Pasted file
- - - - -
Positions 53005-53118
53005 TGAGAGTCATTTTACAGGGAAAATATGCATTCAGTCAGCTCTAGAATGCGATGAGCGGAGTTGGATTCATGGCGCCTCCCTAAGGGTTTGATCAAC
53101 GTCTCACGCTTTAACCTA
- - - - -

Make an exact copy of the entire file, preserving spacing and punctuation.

Positions 53005-53118
53005 TGAGAGTCATTTTACAGGGAAAATATGCATTCAGTCAGCTCTAGAATGCGATGAGCGGAGTTGGATTCATGGCGCCTCCCTAAGGGTTTGATCAAC
53101 GTCTCACGCTTTAACCTA